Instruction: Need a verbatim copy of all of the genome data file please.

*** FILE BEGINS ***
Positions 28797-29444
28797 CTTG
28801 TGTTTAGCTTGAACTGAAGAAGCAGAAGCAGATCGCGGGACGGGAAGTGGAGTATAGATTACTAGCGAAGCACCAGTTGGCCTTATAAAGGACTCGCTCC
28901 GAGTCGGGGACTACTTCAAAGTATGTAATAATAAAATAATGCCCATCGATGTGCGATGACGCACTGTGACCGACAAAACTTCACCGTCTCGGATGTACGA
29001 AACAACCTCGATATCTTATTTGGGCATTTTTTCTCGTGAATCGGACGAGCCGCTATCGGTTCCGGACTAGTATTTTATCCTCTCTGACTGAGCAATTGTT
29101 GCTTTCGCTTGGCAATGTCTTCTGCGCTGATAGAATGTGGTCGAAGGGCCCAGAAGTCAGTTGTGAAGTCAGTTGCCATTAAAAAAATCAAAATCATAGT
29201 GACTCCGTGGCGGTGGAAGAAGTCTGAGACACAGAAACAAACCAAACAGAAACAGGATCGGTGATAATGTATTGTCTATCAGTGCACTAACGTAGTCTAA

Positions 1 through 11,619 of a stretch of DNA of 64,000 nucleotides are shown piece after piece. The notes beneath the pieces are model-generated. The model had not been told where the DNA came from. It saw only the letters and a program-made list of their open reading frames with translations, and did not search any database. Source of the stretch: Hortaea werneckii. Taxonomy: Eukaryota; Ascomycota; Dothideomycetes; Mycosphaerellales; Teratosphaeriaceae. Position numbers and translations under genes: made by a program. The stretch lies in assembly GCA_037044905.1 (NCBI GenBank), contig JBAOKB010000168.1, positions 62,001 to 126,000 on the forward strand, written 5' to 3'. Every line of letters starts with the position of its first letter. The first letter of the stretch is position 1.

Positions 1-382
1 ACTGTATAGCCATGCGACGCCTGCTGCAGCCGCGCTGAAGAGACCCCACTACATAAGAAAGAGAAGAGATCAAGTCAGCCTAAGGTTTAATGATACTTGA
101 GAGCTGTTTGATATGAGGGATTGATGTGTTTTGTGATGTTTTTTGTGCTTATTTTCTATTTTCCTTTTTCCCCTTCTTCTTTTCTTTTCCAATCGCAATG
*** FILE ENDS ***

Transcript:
Positions 28797-29444
28797 CTTG
28801 TGTTTAGCTTGAACTGAAGAAGCAGAAGCAGATCGCGGGACGGGAAGTGGAGTATAGATTACTAGCGAAGCACCAGTTGGCCTTATAAAGGACTCGCTCC
28901 GAGTCGGGGACTACTTCAAAGTATGTAATAATAAAATAATGCCCATCGATGTGCGATGACGCACTGTGACCGACAAAACTTCACCGTCTCGGATGTACGA
29001 AACAACCTCGATATCTTATTTGGGCATTTTTTCTCGTGAATCGGACGAGCCGCTATCGGTTCCGGACTAGTATTTTATCCTCTCTGACTGAGCAATTGTT
29101 GCTTTCGCTTGGCAATGTCTTCTGCGCTGATAGAATGTGGTCGAAGGGCCCAGAAGTCAGTTGTGAAGTCAGTTGCCATTAAAAAAATCAAAATCATAGT
29201 GACTCCGTGGCGGTGGAAGAAGTCTGAGACACAGAAACAAACCAAACAGAAACAGGATCGGTGATAATGTATTGTCTATCAGTGCACTAACGTAGTCTAA

Positions 1 through 11,619 of a stretch of DNA of 64,000 nucleotides are shown piece after piece. The notes beneath the pieces are model-generated. The model had not been told where the DNA came from. It saw only the letters and a program-made list of their open reading frames with translations, and did not search any database. Source of the stretch: Hortaea werneckii. Taxonomy: Eukaryota; Ascomycota; Dothideomycetes; Mycosphaerellales; Teratosphaeriaceae. Position numbers and translations under genes: made by a program. The stretch lies in assembly GCA_037044905.1 (NCBI GenBank), contig JBAOKB010000168.1, positions 62,001 to 126,000 on the forward strand, written 5' to 3'. Every line of letters starts with the position of its first letter. The first letter of the stretch is position 1.

Positions 1-382
1 ACTGTATAGCCATGCGACGCCTGCTGCAGCCGCGCTGAAGAGACCCCACTACATAAGAAAGAGAAGAGATCAAGTCAGCCTAAGGTTTAATGATACTTGA
101 GAGCTGTTTGATATGAGGGATTGATGTGTTTTGTGATGTTTTTTGTGCTTATTTTCTATTTTCCTTTTTCCCCTTCTTCTTTTCTTTTCCAATCGCAATG